|1||Elizabeth Hastings||Disability Discrimination Commissioner||1993-1997|
|2||Chris Sidoti||1998 (acting)|
|3||Susan Halliday||1999 (acting)|
|4||Sev Ozdowski||2000-2005 (acting)|
|6||Susan Ryan||2014-2016 (acting)|
|1||Brian Burdekin||Human Rights Commissioner||1986-1994|
The following individuals have been appointed as a Race Discrimination Commissioner:
|1||Irene Moss||Race Discrimination Commissioner||1986-1994|
|7||Gillian Triggs||2013 (acting)|
The following individuals have been appointed as a Sex Discrimination Commissioner:
|1||Pam O'Neil||Sex Discrimination Commissioner||1984-1988|
|4||Moira Scollay||1997-1998 (acting)|
|7||John von Doussa||2007 (acting)|
The following individuals have been appointed as an Age Discrimination Commissioner, or precedent titles:
|1||Pru Goward||Commissioner Responsible for Age Discrimination||2005-2007|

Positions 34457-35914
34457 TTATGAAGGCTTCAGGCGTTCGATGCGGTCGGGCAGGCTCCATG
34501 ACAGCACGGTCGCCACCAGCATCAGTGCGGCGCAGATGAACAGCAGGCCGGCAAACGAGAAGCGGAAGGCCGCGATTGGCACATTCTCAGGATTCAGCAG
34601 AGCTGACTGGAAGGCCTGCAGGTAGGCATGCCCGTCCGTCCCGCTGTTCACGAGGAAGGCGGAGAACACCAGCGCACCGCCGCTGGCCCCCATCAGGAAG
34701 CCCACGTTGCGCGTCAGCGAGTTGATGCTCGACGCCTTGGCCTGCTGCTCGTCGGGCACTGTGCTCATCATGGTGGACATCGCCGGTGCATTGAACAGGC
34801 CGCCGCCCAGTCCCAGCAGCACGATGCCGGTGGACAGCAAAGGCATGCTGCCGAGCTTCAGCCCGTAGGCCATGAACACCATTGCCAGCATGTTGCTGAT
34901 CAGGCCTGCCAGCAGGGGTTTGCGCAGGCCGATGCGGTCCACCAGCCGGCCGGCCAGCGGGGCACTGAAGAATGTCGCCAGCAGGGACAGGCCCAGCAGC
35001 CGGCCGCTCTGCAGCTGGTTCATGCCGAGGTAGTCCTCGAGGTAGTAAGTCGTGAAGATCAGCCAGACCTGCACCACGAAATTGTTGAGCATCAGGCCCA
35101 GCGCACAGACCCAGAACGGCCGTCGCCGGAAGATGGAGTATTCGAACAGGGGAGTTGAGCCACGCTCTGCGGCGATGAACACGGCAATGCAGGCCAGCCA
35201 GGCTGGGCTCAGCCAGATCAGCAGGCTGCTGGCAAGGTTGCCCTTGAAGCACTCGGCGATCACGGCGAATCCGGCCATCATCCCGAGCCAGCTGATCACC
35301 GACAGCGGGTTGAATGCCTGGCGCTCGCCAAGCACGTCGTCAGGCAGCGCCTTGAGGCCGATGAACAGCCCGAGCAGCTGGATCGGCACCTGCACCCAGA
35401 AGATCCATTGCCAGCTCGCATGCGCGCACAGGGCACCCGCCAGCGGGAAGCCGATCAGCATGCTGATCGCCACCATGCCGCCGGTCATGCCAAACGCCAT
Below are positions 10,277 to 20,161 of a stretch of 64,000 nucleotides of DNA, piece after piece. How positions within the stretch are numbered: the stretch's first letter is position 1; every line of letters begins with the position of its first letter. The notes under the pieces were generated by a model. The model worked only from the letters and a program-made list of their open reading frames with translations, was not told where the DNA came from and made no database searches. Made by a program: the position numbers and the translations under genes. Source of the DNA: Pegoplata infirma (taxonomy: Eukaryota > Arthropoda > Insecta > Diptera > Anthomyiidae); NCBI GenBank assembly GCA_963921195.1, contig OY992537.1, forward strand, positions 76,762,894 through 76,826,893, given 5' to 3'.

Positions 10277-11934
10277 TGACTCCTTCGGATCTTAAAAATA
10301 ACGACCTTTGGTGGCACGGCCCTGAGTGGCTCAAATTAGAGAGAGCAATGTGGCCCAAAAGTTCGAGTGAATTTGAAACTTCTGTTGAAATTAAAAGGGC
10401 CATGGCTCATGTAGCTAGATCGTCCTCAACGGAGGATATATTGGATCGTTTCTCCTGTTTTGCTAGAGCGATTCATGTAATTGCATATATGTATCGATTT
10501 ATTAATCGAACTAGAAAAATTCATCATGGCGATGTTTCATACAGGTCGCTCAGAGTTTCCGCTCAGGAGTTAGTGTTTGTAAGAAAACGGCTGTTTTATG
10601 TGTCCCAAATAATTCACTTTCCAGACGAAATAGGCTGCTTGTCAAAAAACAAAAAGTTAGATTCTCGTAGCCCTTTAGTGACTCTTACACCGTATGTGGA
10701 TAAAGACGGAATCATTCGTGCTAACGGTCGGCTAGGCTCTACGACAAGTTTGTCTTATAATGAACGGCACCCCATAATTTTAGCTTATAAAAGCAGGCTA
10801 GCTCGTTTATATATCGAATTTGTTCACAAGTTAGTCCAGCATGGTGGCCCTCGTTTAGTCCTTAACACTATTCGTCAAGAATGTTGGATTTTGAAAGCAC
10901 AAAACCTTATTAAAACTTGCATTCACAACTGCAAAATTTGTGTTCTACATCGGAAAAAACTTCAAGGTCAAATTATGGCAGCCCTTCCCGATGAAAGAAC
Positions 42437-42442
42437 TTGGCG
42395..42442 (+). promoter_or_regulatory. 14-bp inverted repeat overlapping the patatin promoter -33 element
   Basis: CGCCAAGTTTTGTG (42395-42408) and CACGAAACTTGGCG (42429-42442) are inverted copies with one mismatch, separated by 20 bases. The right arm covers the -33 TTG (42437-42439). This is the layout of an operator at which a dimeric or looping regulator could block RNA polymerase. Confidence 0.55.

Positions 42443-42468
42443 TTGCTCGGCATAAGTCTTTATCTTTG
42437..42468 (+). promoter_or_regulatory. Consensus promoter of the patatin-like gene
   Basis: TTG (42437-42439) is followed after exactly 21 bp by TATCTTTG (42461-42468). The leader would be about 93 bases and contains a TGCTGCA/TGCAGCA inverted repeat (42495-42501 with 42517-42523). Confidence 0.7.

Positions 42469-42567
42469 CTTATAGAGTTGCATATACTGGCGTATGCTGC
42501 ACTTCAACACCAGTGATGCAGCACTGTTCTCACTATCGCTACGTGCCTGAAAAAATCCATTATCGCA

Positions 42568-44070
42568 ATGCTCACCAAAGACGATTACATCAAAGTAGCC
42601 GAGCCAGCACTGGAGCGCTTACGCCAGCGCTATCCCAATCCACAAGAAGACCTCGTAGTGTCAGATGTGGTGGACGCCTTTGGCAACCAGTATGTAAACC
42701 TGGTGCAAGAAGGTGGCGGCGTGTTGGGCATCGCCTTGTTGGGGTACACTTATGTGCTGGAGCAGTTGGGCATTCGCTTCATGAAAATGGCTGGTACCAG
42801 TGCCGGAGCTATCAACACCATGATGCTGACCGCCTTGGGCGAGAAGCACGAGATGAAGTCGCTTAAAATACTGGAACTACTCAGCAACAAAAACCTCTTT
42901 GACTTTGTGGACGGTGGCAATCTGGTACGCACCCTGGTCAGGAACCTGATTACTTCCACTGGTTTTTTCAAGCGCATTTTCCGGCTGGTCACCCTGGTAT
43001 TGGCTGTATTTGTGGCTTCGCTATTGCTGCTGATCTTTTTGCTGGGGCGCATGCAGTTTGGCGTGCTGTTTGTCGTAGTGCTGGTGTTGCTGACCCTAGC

|2||John von Doussa||2007 (acting)|
|4||Susan Ryan||Age Discrimination Commissioner||2011-2016|
|5||Kay Patterson||Age Discrimination Commissioner||2016-present|
The following individuals have been appointed as a National Children's Commissioner:
|1||Megan Mitchell||National Children's Commissioner||2013-present|
The following have served as Privacy Commissioner, initially at HREOC and then at two other Offices:
|1||Kevin O'Connor, AM||Privacy Commissioner (at HREOC)||1989-1996|
|3||Malcolm Crompton||Privacy Commissioner (at HREOC until July 2000, then at OPC)||1999-2004|
|4||Karen Curtis||Privacy Commissioner (at OPC)||2004-2010|
|5||Timothy Pilgrim PSM||Privacy Commissioner (at OAIC);
Acting Australian Information Commissioner (from 2015)